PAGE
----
Which Pebble strategy would you adopt?
Pebble is one of the founding fathers of the smartwatch world. Virtually any conversation about the industry has to include Pebble in one way or another. Pebble was first to the scene and best to the scene, and both by a wide margin over its nearest competitor. But today, Pebble’s OS and hardware are starting to look very…dated. It’s not Pebble’s fault. It’s just that the features upon which Pebble can hang its hat are becoming more and more scarce.
In the land of the blind, the one-eyed man is king. Indeed that’s where Pebble found itself just a couple of years ago. Android Wear and Apple Watch weren’t even rumors yet. What is a watch-wanting mobile tech geek to do? The options in the space were pretty cut and dried – Pebble, and (to put it bluntly) crap. That is no longer the case with some really compelling and beautiful hardware on store shelves right flippin’ now.
Keep up or get left behind
So it must be time for Pebble to keep up then. Some have even suggested that Pebble should go the Android Wear route. It makes a lot of sense. Pebble could take the lessons it has learned over two years of smartwatch development and feedback and apply that to an already beautiful interface. Can you say, “Take mah moneh?” I sure can. Pebble is already a grizzled old veteran in this smartwatch business so it makes a lot of sense that this could be a winning combination.
Just imagine an already established competitor suddenly spring boarding its way right back up to the head of the pack in the Android Wear space. Motorola and LG are still feeling things out, but Pebble has already weathered the growing pains of this industry. Remember Pebble recently dropped its prices on both the Pebble and the Pebble Steel. Was this in response to declining sales due to Android Wear’s growing list of attractive options?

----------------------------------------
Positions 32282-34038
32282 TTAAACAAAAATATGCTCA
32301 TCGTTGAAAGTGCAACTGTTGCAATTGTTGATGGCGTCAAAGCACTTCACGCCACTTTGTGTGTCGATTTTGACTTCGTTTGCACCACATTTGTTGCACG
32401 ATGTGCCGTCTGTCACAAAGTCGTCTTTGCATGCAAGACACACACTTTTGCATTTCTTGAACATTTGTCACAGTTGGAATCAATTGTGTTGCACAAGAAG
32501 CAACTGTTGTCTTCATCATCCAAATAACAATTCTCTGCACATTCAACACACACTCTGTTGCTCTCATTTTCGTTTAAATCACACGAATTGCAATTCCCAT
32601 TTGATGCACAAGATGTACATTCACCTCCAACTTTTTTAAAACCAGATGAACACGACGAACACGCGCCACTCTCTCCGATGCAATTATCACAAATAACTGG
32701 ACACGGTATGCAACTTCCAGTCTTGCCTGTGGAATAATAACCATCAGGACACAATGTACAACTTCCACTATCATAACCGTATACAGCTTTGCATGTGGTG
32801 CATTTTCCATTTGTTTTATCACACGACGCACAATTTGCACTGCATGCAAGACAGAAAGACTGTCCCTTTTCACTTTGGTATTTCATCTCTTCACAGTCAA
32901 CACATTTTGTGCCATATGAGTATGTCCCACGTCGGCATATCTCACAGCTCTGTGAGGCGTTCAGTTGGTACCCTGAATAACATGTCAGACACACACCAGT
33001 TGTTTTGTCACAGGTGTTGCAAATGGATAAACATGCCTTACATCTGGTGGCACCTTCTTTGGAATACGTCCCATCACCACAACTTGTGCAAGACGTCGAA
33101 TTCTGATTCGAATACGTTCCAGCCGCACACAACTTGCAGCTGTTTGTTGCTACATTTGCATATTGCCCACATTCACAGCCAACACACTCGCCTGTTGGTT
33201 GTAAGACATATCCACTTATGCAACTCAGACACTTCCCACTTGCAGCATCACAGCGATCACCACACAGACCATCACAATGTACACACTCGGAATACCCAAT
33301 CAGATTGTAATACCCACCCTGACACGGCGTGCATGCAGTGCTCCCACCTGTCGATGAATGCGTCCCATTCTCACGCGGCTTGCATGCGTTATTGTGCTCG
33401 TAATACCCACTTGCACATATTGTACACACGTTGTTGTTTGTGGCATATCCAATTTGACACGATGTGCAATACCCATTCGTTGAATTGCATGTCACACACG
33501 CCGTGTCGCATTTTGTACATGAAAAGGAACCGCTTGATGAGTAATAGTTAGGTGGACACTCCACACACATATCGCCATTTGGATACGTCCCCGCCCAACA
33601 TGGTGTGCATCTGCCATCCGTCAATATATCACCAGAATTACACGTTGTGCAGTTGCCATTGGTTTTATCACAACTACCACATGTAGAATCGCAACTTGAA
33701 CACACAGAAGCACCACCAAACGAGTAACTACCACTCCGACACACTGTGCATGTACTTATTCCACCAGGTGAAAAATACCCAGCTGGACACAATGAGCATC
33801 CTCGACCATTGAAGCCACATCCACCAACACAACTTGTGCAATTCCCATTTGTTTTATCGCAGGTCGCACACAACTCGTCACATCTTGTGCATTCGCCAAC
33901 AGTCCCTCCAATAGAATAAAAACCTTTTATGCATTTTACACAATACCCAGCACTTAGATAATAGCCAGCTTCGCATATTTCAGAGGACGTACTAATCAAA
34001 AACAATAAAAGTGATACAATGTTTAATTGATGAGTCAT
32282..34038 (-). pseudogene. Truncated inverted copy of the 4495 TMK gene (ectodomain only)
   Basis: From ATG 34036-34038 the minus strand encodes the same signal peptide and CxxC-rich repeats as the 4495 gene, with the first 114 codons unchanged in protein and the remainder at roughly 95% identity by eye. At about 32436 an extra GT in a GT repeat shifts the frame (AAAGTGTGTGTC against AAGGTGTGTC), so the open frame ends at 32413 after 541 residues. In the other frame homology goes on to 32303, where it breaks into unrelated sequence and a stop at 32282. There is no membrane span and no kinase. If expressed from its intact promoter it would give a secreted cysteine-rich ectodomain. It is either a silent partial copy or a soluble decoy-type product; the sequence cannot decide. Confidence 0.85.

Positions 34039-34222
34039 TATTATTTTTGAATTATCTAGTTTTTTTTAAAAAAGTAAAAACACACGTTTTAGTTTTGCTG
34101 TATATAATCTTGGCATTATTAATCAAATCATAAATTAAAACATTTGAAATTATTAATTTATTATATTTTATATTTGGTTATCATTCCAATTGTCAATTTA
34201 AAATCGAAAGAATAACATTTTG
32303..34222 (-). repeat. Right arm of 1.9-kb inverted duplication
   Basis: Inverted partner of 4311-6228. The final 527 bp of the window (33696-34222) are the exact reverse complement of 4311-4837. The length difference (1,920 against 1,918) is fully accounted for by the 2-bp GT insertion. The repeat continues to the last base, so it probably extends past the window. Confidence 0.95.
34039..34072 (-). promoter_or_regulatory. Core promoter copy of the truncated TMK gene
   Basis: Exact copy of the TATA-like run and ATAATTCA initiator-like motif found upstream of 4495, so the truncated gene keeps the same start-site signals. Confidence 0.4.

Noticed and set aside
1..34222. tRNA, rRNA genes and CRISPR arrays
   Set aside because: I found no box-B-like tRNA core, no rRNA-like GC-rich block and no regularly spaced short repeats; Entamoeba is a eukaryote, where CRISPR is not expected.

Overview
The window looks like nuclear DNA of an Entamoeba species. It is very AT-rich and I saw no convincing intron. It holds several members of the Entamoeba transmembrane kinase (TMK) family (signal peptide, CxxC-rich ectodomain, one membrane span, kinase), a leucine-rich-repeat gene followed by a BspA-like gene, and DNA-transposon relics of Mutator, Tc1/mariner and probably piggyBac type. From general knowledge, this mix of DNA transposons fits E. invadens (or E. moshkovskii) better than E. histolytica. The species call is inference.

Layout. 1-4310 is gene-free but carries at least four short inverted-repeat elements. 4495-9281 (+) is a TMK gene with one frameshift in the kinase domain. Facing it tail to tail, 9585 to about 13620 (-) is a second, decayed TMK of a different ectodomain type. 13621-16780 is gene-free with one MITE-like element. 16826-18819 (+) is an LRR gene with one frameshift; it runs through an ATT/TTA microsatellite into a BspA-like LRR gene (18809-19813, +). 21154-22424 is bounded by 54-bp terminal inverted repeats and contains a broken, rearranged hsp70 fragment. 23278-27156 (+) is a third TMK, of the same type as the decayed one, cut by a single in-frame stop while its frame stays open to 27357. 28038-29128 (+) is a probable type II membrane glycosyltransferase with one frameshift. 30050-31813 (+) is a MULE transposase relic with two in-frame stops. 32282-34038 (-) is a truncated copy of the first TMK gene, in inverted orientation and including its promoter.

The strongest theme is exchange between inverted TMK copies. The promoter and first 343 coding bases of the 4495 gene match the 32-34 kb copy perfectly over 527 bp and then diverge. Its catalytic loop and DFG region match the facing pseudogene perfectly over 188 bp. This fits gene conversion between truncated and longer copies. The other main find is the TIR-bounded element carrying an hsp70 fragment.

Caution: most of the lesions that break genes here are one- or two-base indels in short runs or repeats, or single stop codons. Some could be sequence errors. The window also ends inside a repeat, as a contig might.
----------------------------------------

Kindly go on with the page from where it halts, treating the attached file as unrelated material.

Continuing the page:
Let’s also not forget that Pebble is still basically a startup with limited resources. Resources which are limited to income that is undoubtedly shrinking because of Android Wear and the highly stylish options that are coming out on practically a monthly basis. If you can’t beat them, join them.
It is Pebble’s interface that has brought them this far. Was this popularity of Pebble simply a lack of options, or does Pebble really bring a compelling feature set to the table? Many seem to think it does. The only real things that Pebble does not have compared to its competitors are voice activation and a touch screen. Google Now really is a great feature and voice activation is a key part of my interaction with the Moto 360. That lack of voice control might seem limiting, but it’s one trade off compared to a lot of benefits that Pebble’s philosophy brings.
Black and white is gold
One of Android Wear’s biggest criticisms is its complete lack of battery life. Lucky Android Wear wearers will get 36 hours (mayyyyybe 48 hours) on a single charge. Time and again detractors have stated that nothing less than a week is acceptable. I disagree with that philosophy on a personal level, but I’m not everyone, so this must be a thing. E-paper offers that long-lasting battery life, so if you wake up in the morning and realize you forgot to charge your watch, it’s no big deal. If you do that for five days in a row, it’s still no big deal except perhaps you need to look into some ginkgo biloba or something.
Plus some people might actually want to be able to read their smartwatches – I know, it’s crazy. But still E-paper gives a user maximum readability in direct sunlight, which is great if you happen to not be a vampire. This is foundation of the Kindle versus iPad argument, and it holds true on the wrist as well.
Cross the streams
Finally, cross-platform compatibility cannot be understated. I have often mentioned that cross platform compatibility would absolutely have to be there for me to invest in a platform. Pebble is good with both iOS and Android, but would lose that capability if it decided to go with Android Wear. Sure it might be prettier, but that might leave a lot of upset iPhone users twisting in the wind.
So what do you think about all this? Should Pebble adopt an “if you can’t beat ‘em, join ‘em philosophy? Or do you think it should stick to its guns and stay with what has worked so far? This is one that makes me honestly glad that I am not the CEO of Pebble because I’m about at divided as I can be on the issue. Maybe you’re not. Go ahead and let us know what you think and let’s see if we can figure this out.